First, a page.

TALLAHASSEE, Florida — The eight Catholic bishops of Florida have written to Gov. Ron DeSantis urging him to stay the Nov. 7 execution of James Dailey at the Florida State Prison in Starke.
“While we urge you to stop every execution and end the use of the death penalty in Florida, this case of a veteran with evidence of innocence is especially alarming,” wrote the bishops.
Dailey was sentenced to death for the 1985 murder of 14-year-old Shelly Boggio, but another man, Jack Pearcy, has signed a sworn affidavit that “he, and he alone, was responsible for the tragic death of Boggio,” the bishops said in their Oct. 21 letter to DeSantis.
“No physical evidence ties Mr. Dailey to the crime; however, the Florida Supreme Court refuses to allow him to present new evidence proving his factual innocence,” they wrote. “The direct killing of the innocent is always wrong and an intrinsic evil.”
The letter, released by the Florida Conference of Catholic Bishops in Tallahassee, was signed by: Archbishop Thomas G. Wenski of Miami; Bishop Felipe J. Estevez of St. Augustine; Bishop Gerald M. Barbarito of Palm Beach; Bishop John G. Noonan of Orlando; Bishop Gregory L. Parkes of St. Petersburg; Bishop Frank J. Dewane of Venice; Bishop William A. Wack of Pensacola-Tallahassee; and Auxiliary Bishop Enrique E. Delgado of Miami.
“Florida leads the nation in death-row exonerations. Florida makes more mistakes than any other state in sentencing innocent people to death,” the bishops said, adding that “there is strong evidence that James Dailey’s death sentence was yet another failure of justice.”
If carried out, his execution will be Florida’s 100th since the reinstatement of the death penalty in the 1970s. This is the third death warrant signed by DeSantis, who is Catholic.
Florida is “a national outlier” in its high numbers of death sentences, death-row population and executions, the bishops said. “This use of the death penalty wounds our society by allowing a devaluation and coarseness of life in our community.”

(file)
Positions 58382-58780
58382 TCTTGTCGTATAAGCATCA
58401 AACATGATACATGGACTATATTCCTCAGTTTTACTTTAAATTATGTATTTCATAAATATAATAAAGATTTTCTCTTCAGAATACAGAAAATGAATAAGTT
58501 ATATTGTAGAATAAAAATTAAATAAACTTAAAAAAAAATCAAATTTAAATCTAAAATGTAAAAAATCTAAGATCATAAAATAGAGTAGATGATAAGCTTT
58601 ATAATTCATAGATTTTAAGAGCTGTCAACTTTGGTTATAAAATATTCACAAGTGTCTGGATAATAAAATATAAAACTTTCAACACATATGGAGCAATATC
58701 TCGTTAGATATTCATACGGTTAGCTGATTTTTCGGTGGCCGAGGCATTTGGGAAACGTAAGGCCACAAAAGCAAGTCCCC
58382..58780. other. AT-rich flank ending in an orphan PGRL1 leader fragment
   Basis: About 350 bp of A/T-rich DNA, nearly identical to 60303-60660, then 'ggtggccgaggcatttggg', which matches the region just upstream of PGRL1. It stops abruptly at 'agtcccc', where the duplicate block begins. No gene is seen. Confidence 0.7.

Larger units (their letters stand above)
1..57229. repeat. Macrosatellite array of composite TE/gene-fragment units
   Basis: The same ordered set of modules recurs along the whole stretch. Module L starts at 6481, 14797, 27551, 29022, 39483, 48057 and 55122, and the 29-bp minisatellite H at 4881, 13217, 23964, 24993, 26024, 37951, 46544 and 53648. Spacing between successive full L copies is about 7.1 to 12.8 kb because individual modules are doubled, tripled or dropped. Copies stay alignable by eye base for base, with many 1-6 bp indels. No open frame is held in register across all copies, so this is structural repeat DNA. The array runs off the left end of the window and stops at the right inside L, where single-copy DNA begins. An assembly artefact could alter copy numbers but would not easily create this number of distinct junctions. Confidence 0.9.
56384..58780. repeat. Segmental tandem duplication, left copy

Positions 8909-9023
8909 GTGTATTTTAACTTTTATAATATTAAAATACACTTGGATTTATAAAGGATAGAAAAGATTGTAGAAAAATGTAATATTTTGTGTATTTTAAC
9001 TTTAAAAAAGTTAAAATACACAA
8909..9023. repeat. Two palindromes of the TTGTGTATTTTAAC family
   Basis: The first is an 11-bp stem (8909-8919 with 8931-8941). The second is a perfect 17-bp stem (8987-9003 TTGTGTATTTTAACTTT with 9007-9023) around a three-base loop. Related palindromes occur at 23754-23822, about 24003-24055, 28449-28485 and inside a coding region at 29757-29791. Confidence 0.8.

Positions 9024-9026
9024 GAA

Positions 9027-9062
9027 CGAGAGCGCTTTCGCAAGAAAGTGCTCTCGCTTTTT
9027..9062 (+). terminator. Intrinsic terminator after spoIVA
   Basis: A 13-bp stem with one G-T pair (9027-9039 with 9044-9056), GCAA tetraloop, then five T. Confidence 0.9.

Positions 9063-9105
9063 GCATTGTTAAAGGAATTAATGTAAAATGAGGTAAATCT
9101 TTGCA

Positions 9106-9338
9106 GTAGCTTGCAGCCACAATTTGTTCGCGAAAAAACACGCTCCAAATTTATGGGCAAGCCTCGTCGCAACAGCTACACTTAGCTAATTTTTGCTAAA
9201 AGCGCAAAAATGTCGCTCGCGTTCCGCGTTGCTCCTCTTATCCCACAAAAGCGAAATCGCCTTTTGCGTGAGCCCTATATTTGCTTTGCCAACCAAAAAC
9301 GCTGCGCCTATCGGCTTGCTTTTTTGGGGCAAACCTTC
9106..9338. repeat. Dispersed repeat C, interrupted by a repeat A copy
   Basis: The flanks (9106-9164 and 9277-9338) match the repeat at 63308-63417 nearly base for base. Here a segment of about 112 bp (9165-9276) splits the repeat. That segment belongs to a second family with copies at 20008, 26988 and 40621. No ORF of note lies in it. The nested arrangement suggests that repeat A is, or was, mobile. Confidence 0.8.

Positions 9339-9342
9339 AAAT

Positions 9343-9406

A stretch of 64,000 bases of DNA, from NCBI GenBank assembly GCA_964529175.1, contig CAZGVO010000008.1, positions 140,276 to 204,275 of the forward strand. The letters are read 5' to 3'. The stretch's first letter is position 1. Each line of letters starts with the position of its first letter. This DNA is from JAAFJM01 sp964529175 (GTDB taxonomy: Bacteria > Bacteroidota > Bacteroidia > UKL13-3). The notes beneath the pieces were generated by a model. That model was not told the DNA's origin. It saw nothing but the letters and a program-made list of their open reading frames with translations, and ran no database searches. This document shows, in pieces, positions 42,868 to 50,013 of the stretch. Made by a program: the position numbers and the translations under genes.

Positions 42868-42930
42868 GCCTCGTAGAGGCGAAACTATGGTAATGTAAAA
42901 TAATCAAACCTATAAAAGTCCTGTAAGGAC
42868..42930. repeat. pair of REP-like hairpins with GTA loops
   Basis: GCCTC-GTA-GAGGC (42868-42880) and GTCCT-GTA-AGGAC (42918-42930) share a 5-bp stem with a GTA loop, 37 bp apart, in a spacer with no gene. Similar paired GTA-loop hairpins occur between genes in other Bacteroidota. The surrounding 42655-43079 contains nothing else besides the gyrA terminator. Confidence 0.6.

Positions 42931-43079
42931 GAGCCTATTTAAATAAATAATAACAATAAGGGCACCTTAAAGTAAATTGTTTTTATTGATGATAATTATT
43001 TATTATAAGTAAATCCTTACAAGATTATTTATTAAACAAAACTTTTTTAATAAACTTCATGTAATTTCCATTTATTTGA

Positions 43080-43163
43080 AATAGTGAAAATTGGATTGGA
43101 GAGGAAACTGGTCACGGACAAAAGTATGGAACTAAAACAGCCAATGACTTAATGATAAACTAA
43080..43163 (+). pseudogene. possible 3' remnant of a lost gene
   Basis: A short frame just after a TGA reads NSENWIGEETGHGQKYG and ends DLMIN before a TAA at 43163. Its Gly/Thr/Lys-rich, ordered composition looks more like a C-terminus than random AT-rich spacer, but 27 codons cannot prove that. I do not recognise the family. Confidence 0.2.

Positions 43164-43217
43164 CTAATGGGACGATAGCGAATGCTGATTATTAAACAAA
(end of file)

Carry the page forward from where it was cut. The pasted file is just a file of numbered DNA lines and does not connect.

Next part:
“As Pope Francis has stated, and as the catechism has been updated to reflect, the death penalty is ‘inadmissible’ due to modern penal systems,” the bishops wrote.
“At certain times in history, the teachings of the church did not exclude recourse to the death penalty when it was the only means by which to protect society and guilt was properly determined,” they continued. “Today, however, alternative sentences, such as life without parole, are severe punishments through which society can be kept safe.”
Such alternatives “do not degrade us by ending yet another life — perpetuating, rather than ending, a cycle of violence,” they said.
In the days leading up to Dailey’s execution, if it is not stayed, dozens of prayer vigils throughout the state are planned, the bishops noted.
“Floridians will gather in prayer for Ms. Boggio’s family, for Mr. Dailey, for everyone affected by violent crime, for an end to the use of the death penalty and for you in your difficult position,” the bishops told DeSantis.
“You have the support of the church and the majority of voters in Florida who support alternatives to the death penalty in ending this cruel and unnecessary practice immediately,” they said.
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